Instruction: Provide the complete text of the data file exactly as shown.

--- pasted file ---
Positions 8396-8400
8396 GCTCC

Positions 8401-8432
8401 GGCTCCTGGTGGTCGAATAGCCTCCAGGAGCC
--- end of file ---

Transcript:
Positions 8396-8400
8396 GCTCC

Positions 8401-8432
8401 GGCTCCTGGTGGTCGAATAGCCTCCAGGAGCC